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The papers of New York art dealer, critic, and author Martin Birnbaum measure 3.2 linear feet and date from 1862-1967, with the bulk of the material dating from 1920-1967. The papers document Birnbaum's association with the firm of Scott and Fowles, the lives and activities of his friends and colleagues, and his literary work, through biographical material, correspondence, writings and notes, business records, printed material, a scrapbook, scattered artwork, and photographs of Birnbaum, friends and colleagues, and artwork.
Correspondence, primarily letters received by Birnbaum in New York, and throughout Europe from 1917-1960s, reflects Birnbaum's association with Scott and Fowles, particularly Stevenson Scott, and includes many details about the lives and activities of his correspondents, among them: artists Edward Bruce, Cecilia Beaux, Beniamino Bufano, Stephen C. Clark, Louise Dillingham, William Hunt Diedrich, Luis Fernandez, Herbert Haseltine, Jan Hoowij, Malvina Hoffman, Leonebel Jacobs, Lenard Kester, Lois Mailou Jones, Paul Manship, Gari Melchers, Maxfield Parrish, Charles S. Ricketts, William Rothenstein, John Singer Sargent, Janet Scudder, Carl Sprinchorn, Maurice Sterne, Albert Sterner, Carl N. Wertz, and Stanley Wilson. Also found is correspondence with art collectors and patrons including Mabel Choate, Edmund Davis, Reginald Davis, Henry P. McIlhenny, James Parmalee, Edith Wetmore, and Grenville Windall Linthrop, and museums including the Fogg Museum, the Metropolitan Museum of Art and then curator Gisela Marie Augusta Richter, and the Philadelphia Museum of Art. Correspondence with scholars, writers, and publishers including George Coedes, Edmund Dulac, Joseph Francis Charles Rock, Upton Sinclair and others, documents aspects of Birnbaum's literary and scholarly work.
Writings include drafts of The Last Romantic, including Upton Sinclair's revision, and some of Birnbaum's early published and unpublished writings, as well as notes on Aubrey Beardsley.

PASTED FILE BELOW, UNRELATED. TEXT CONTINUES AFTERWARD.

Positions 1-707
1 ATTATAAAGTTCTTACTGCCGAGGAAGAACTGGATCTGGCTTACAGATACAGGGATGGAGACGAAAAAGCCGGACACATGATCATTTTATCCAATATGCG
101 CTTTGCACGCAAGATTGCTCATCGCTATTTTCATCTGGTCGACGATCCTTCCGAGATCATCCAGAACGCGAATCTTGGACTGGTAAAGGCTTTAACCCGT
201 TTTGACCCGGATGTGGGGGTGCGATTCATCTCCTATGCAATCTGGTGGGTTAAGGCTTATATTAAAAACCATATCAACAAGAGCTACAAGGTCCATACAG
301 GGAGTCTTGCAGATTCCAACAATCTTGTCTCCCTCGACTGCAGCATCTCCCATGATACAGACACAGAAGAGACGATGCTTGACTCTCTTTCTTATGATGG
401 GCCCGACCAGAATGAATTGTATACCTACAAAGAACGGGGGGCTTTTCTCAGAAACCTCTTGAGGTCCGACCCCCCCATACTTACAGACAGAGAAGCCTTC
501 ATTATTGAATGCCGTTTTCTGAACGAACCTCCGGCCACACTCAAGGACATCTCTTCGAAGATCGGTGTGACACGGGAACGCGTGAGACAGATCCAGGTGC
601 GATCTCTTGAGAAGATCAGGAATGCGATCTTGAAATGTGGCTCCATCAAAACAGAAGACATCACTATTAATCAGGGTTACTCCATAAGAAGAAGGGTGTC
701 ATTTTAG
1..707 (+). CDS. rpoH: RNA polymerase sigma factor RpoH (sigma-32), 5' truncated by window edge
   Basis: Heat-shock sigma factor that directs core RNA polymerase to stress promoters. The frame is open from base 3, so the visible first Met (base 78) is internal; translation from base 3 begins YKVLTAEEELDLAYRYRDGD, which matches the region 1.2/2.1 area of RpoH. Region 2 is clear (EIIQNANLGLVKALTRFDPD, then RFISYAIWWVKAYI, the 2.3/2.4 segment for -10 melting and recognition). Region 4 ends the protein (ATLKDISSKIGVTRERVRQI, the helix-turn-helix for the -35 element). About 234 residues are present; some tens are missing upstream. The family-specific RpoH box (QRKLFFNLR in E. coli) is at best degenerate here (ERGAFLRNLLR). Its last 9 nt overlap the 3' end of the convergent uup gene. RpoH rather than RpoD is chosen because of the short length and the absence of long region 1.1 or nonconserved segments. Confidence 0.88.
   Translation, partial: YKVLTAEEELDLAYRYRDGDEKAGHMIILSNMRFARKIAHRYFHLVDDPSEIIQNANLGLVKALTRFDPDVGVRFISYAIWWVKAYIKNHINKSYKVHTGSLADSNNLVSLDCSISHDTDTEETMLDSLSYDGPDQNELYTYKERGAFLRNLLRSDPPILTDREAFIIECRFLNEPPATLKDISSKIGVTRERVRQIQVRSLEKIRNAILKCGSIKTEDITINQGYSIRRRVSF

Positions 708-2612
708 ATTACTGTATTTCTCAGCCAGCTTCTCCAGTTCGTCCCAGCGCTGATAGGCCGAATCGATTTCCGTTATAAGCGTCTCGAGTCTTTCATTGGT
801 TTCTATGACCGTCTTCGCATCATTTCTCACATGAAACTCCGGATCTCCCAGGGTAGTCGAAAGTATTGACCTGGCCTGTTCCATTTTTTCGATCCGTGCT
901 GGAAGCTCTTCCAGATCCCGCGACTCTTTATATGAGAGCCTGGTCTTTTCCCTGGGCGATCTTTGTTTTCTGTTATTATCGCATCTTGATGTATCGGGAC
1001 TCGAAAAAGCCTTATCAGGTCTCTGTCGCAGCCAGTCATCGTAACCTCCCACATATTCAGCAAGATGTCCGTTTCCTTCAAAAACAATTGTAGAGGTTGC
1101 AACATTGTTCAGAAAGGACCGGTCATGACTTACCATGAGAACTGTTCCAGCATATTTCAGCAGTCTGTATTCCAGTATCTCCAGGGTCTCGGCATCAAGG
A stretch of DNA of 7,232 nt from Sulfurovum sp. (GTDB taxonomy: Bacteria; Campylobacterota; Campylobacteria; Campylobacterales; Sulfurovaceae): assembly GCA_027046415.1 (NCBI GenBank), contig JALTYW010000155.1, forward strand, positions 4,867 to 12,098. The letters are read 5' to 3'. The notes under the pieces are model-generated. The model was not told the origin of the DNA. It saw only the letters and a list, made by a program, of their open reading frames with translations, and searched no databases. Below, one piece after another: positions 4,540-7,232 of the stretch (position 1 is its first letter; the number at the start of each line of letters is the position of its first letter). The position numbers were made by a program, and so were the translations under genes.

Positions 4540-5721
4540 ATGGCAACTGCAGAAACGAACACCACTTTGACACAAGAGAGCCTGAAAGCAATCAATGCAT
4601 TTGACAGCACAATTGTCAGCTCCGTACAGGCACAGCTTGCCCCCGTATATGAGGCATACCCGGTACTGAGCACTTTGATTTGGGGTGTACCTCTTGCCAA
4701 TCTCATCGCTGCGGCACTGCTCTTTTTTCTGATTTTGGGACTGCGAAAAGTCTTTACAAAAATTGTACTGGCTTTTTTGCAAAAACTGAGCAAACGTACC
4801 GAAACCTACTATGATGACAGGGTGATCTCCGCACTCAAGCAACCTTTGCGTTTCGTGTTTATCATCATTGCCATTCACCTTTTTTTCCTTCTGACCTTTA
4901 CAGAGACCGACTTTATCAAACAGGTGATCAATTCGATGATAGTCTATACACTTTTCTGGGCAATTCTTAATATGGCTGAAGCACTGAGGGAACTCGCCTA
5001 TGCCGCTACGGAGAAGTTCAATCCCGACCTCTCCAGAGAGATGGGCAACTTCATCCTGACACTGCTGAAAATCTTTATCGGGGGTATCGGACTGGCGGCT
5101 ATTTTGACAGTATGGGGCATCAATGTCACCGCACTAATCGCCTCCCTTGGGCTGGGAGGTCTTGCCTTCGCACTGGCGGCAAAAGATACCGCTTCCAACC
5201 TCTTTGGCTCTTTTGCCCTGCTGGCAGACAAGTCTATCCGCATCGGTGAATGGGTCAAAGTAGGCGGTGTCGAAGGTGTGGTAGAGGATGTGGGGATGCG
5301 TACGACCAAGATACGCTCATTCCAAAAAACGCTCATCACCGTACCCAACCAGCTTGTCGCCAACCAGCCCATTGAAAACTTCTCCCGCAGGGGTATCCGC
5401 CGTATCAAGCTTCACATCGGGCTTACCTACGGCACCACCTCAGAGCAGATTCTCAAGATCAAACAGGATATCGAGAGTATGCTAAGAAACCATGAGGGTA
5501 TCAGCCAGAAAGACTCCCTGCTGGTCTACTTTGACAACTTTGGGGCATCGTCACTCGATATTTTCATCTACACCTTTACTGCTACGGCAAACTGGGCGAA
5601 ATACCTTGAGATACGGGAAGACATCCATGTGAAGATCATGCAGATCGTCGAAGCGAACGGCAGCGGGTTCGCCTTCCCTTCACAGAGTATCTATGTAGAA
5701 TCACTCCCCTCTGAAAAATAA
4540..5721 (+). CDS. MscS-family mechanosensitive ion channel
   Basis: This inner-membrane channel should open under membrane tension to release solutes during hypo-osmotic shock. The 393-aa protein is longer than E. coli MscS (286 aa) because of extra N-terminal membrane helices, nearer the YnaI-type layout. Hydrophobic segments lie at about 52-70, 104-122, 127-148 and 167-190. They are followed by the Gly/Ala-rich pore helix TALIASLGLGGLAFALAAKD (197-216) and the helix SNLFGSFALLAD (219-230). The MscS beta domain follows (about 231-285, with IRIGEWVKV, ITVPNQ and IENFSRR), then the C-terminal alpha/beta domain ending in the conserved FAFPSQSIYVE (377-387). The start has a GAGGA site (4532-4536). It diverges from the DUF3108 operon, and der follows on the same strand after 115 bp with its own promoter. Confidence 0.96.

Business records include financial records such as bills, receipts, canceled checks and statements for sales of artwork, and scattered legal records.
A small amount of printed material primarily consists of programs for musical events which evidence Birnbaum's early success as a violinist, as well as scattered news clippings, 2 exhibition catalogs, and announcements for the publications of Angkor and the Mandarin Road and The Last Romantic. Additional printed material about Birnbaum can be found in the dismantled scrapbook, 1960-1961.
Artwork includes 2 etchings and a sketch by Birnbaum, bookplates by various artists, circa 10 sketches by other and unidentified artists, and 3 cards with original artwork.
Photographs include snapshots and portraits of Birnbaum and artists and friends, among them: Robert Chanler, Charles Despiau, Norman Douglas, Luis Fernandez, Herbert Haseltine, Augustus John, Paul Manship, Gari Melchers, Elie Nadelman, Albert Sterner, Stevenson Scott, and Grenville Lindall Winthrop. Also found is a photo of Birnbaum with Edward Bruce, Alfred Potterton, Leon Stein, and Maurice Sterne, circa 1915-1916, and photographs proposed for use in The Last Romantic, travel snapshots, and photos of artwork.
Martin Birnbaum papers, 1862-1967. Archives of American Art, Smithsonian Institution.
Microfilm reels N698, N698a, N698b, 108, and 1023-1027 available for use at Archives of American Art offices and through interlibrary loan.
Location of Originals:
REELS N698-N698A, N698B: Originals returned to lender, Martin Birnbaum, after microfilming.
New York art dealer, critic, and author Martin Birnbaum (1878-1970) was the manager of the American branch of the Berlin Photographic Company in New York City from 1910-1916, and a longtime partner in the art firm Scott and Fowles.
The collection was donated in an anonymous gift in 1970 and by Martin Birnbaum's great-nephew, Jerome Ziegler, in 1975.
Archives of American Art, Smithsonian Institution, 750 9th St. NW, Washington, D.C. 20001